I've been working on the train table project and discovered that it is much harder than it looks to paint an aerial view of a landscape scene.  Good thing my children do not have a keen sense of artistic talent as of yet.  They think it is amazing so far, even though I can't even explain what the brown blobs are (mud? brown hills?), and the black "mountains" at the bottom look kind of like bear scat.  Sigh.  The glittery river is quite fabulous though in person, if I do say so myself!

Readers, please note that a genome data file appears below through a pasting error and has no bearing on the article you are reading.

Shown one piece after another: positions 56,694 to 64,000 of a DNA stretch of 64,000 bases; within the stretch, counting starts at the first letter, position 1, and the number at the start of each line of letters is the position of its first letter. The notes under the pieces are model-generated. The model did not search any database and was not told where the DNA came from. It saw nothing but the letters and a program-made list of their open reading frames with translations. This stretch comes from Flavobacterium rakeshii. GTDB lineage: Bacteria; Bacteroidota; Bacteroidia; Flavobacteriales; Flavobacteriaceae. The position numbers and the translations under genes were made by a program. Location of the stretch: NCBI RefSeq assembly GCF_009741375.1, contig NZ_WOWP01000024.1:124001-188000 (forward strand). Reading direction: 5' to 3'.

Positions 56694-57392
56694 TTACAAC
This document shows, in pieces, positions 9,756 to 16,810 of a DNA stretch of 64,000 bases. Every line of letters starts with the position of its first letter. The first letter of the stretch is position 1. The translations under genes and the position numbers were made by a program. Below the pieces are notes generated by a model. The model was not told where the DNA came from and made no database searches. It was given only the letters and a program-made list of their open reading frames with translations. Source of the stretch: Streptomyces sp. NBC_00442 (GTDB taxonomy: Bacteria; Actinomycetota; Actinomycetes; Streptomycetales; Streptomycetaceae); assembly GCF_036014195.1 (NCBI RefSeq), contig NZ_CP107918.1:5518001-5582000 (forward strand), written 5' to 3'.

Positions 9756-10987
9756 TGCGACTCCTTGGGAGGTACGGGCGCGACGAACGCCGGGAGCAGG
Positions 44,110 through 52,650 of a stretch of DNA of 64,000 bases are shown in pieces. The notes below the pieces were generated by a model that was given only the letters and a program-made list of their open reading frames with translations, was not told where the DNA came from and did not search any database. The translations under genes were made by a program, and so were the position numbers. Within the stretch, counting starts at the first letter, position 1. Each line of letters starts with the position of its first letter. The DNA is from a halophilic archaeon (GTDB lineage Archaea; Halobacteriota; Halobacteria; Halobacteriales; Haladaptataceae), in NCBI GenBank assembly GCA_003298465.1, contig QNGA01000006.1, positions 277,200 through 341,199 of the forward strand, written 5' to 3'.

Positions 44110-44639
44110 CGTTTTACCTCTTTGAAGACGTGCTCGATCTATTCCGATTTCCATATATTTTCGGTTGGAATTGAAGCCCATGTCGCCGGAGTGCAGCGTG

A few nights ago I attended a French Immersion kindergarten information session at the school we are hoping to send O to, and I had a moment.  A "where-did-the-time-go, how-did-my-baby-grow-up-so-fast" moment.  My Dad used to be the principal at that schools, so I have some vague memories of running around in that school when I was a kid, and now my kid is going to be attending there!  I've been so fortunate to be able to be a full-tim mom since he was born.  We are financially stretched, and our lifestyle is much different than when we had two incomes, but I wouldn't have traded this time for anything.  He's such a sweet, interesting, funny little person, and I'm seriously going to miss spending my days with him once he's in kindergarten.  I was having a rare "good hair day" today, which, at first, I thought to be a bit of a waste since I wasn't leaving the house today.  However, O randomly told me today that I was "pretty, beautiful, and all kinds of handsome" so I suppose the good hair day was not wasted after all!